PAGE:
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Wait in Selenium WeDdriver

Waits in Selenium WebDriver

Selenium WebDriver will always execute according to the way we organize/create our scripts. Let’s start to discuss the way our scripts works  We can take a general example login page when we launch a URL. URL will be launched and the page should be opened. Once if we launched there can be the scenario, where selenium tries to perform the required action even before the objects loads. This would be a case where we might get an exception. In order to avoid such an exception, we should ask our web driver to wait for the element to appear and perform the required action, this is where wait command comes in to picture.

Below are the types of wait available in Selenium WebDriver,

  • Implicit Wait
  • Explicit Wait
  • Fluent Wait

Implicit Wait

We can ask our web driver itself to wait for the specified amount of time using implicit wait

To implement Implicit wait:

Driver.manage().timesout.implicitlywait(TimeOut,TimeUnit.Seconds);

The above code will make our web driver wait for the required amount of seconds. So that required object will be loaded and then we can perform our action.

Explicit Wait

There can be a situation where you might need to wait until any Special Condition.

Any Special Condition here, am saying for e.g.:

  • To wait till any element is visible.
  • To wait till any element is clickable.
  • To wait until any frame to be available.
  • To wait until any element to become invisible. Etc.

In such cases, we can go for an explicit wait.

What is Explicit wait?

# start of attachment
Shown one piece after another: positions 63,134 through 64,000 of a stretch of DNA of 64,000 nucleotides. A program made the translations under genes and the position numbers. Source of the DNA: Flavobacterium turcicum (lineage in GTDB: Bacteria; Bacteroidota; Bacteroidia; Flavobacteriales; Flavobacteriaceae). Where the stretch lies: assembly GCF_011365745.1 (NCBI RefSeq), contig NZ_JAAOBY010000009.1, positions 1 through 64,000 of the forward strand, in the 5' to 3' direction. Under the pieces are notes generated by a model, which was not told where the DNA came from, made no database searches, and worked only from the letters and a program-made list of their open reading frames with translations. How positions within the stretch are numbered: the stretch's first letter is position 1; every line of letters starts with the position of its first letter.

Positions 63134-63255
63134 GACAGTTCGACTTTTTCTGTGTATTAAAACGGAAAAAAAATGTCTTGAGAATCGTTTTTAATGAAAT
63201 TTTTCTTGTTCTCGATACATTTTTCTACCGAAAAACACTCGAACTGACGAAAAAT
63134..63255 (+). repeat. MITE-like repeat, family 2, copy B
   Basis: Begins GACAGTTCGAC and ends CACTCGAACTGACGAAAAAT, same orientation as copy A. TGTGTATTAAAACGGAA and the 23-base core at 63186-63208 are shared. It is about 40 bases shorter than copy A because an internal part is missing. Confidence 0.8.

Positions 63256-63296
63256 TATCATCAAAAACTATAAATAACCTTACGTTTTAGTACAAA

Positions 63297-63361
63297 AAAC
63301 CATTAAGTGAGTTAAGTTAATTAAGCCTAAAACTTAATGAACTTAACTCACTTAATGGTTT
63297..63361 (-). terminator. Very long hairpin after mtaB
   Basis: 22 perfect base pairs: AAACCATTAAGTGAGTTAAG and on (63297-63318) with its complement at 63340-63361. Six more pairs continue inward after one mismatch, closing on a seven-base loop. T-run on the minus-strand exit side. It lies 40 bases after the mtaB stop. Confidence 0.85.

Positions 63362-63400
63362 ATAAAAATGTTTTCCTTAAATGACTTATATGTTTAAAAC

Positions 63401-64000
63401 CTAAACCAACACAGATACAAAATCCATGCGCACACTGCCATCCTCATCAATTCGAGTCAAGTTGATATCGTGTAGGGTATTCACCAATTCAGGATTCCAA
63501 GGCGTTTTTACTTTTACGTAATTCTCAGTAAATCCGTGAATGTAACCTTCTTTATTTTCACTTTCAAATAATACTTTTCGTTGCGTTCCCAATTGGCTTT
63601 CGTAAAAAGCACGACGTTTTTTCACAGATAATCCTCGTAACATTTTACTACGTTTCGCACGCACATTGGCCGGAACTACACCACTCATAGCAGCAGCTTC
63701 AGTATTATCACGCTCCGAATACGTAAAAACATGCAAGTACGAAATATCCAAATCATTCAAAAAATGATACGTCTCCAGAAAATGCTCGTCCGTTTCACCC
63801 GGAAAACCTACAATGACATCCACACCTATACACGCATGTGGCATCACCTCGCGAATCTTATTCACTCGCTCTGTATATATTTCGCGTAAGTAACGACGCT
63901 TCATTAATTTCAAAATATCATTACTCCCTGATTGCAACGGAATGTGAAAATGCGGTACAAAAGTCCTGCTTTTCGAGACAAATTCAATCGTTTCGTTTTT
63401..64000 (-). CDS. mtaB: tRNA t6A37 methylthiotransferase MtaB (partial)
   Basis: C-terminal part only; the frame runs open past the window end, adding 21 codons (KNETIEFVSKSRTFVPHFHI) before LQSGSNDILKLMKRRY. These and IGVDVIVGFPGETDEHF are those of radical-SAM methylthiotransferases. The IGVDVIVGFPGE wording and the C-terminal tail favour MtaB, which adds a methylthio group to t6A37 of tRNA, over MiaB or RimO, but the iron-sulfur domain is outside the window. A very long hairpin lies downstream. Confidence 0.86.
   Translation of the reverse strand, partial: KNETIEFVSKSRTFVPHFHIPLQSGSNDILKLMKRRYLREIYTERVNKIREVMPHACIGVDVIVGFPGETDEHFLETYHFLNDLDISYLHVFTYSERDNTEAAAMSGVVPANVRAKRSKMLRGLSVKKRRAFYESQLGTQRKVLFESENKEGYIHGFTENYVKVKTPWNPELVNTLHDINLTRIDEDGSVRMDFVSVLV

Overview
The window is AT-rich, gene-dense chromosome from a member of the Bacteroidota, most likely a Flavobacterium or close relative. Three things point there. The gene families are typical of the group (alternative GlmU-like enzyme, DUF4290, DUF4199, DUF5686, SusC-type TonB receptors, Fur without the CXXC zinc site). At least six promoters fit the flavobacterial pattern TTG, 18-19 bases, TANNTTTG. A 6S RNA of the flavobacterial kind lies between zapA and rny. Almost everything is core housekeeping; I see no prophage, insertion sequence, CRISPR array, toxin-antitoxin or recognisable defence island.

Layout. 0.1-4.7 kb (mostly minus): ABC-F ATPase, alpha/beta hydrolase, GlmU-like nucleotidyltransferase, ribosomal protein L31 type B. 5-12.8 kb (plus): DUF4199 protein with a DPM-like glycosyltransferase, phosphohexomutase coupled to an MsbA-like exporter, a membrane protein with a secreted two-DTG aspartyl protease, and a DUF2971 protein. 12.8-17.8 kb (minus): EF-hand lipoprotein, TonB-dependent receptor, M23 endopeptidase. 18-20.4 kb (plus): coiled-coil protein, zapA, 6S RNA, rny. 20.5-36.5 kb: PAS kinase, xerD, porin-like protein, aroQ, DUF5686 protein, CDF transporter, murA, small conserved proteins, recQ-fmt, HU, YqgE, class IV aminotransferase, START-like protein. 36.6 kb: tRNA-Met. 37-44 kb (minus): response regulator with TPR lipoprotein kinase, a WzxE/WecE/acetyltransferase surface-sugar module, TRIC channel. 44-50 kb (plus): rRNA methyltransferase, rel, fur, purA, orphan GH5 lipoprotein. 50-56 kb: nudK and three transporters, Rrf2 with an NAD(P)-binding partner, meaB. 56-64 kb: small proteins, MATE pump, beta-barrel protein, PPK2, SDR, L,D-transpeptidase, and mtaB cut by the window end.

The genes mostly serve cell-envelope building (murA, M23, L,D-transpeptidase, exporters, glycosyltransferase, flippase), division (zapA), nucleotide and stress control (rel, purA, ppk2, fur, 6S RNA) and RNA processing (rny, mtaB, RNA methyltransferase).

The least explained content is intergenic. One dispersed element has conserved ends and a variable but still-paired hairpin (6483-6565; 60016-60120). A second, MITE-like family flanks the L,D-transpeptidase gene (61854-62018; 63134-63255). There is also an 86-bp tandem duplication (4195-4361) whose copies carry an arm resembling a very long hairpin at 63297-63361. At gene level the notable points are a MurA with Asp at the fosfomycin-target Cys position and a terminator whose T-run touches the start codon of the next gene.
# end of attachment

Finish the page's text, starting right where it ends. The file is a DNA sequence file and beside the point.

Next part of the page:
Previous we saw about implicit wait which would make our web driver wait for a certain time. When you analyze this in-depth. Here the operation is on Driver instance. What if action is based on the outcome of one Object alone and not on the basis of the entire page,  I would go for Explicit wait.

To implement Explicit wait we need to create the instance of the WebDriverWait Class.

Explicit Waits

Once we have the object created we can use it like below,

objWaitdriver.until(ExpectedConditions.presenceOfElementLocated(driver.findElement(by.id("dsf"));

So once we right the code, now our WebDriver would wait for a specified amount of time(Say here it would be 1000 ms) until the condition gets satisfied.

This is how we can implement an Explicit wait.

Fluent Wait

One more last wait available in Selenium, let’s discuss it, There can be a scenario where some elements given inside a frame would be changing dynamically, though my page does not get refreshed. For example updation of Cricket scores in a webpage or updation of Timings on a webpage.

So when you try to validate the presence of element which appears after every X minutes or There can be a situation where you need to apply to wait for a certain amount of time at a specified number of times(frequency) on an object in those cases we would go for the fluent wait.

Wait<webdriver>objwait=new FluentWait<WebDriver>(objdriver)
.withTimeout(10,TimeUnit.SECONDS)
.pollingEvery(5, TimeUnit.SECONDS)
.ignoring(NoSuchElementException.class);

In the above example, we have declared fluent wait with timeout of 10 seconds and the frequency is set to 5 seconds by ignoring “NoSuchElementException” Which means, for the maximum of ten seconds, tool will look for the element presence for every five seconds, else it will throw “NoSuchElementException” These are the multiple waits that can be used in our Projects, Many usually would go for Thread.sleep(), which is not recommended to use, as it would result in high memory utilization and less efficiency.

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